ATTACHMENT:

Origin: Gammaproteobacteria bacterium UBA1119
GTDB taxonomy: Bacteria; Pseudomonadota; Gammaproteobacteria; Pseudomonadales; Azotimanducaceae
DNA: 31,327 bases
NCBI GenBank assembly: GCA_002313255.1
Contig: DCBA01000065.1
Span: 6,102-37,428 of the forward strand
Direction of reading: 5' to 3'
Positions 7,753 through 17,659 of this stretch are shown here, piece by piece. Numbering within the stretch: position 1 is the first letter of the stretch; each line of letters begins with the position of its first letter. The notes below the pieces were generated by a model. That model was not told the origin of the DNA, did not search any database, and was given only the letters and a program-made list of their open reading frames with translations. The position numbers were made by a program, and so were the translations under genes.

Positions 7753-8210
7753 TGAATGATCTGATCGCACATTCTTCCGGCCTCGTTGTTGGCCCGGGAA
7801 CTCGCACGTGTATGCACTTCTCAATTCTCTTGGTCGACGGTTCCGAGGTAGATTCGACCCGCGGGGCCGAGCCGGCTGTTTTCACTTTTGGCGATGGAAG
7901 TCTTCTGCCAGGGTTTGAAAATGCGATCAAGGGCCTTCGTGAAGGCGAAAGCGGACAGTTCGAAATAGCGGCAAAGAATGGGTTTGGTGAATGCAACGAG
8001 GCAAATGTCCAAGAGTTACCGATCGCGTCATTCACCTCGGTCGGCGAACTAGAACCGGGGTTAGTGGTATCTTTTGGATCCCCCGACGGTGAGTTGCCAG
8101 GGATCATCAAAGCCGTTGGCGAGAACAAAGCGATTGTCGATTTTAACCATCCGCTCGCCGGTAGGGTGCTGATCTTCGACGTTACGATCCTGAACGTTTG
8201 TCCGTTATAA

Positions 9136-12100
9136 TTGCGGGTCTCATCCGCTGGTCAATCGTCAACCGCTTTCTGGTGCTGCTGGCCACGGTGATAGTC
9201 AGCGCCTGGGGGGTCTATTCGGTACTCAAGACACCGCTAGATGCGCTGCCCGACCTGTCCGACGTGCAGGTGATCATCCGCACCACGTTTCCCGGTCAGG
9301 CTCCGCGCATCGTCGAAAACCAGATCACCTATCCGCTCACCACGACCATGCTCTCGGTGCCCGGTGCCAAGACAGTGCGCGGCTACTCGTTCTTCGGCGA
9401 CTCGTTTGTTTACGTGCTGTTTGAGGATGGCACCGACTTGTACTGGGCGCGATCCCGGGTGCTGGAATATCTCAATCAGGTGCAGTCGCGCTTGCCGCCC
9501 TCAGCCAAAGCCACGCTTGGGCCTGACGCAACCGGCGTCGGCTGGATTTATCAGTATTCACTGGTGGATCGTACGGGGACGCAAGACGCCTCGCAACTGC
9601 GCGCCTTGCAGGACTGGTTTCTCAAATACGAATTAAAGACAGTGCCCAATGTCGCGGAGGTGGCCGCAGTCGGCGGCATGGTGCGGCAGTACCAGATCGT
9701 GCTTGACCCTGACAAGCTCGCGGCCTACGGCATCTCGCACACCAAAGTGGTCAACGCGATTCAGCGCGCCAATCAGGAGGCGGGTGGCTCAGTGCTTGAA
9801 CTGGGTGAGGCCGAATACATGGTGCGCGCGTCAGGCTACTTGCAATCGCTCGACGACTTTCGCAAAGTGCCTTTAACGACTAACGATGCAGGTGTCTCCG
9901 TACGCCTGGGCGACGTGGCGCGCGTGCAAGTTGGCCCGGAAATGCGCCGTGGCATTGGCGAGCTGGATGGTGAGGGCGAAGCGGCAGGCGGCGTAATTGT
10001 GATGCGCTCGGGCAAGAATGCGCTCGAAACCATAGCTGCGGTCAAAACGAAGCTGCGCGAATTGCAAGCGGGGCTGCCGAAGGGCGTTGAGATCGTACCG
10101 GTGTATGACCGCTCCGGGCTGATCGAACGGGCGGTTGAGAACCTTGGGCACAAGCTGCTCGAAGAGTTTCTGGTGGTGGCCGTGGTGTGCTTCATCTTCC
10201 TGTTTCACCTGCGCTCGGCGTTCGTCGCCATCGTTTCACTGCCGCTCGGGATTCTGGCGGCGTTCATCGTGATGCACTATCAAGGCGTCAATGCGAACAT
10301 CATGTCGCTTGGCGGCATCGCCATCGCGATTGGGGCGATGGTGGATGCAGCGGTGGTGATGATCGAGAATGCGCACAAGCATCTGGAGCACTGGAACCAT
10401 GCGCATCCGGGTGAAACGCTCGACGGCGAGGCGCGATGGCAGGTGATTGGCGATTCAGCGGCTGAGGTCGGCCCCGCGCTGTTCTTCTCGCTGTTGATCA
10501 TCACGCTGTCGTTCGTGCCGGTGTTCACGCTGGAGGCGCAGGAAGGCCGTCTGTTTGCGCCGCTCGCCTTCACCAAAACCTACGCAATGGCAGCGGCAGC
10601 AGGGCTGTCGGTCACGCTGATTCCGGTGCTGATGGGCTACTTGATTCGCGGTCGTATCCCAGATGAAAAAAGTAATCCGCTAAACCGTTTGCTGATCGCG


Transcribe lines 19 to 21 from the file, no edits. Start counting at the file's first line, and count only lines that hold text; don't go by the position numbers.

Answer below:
9301 CTCCGCGCATCGTCGAAAACCAGATCACCTATCCGCTCACCACGACCATGCTCTCGGTGCCCGGTGCCAAGACAGTGCGCGGCTACTCGTTCTTCGGCGA
9401 CTCGTTTGTTTACGTGCTGTTTGAGGATGGCACCGACTTGTACTGGGCGCGATCCCGGGTGCTGGAATATCTCAATCAGGTGCAGTCGCGCTTGCCGCCC
9501 TCAGCCAAAGCCACGCTTGGGCCTGACGCAACCGGCGTCGGCTGGATTTATCAGTATTCACTGGTGGATCGTACGGGGACGCAAGACGCCTCGCAACTGC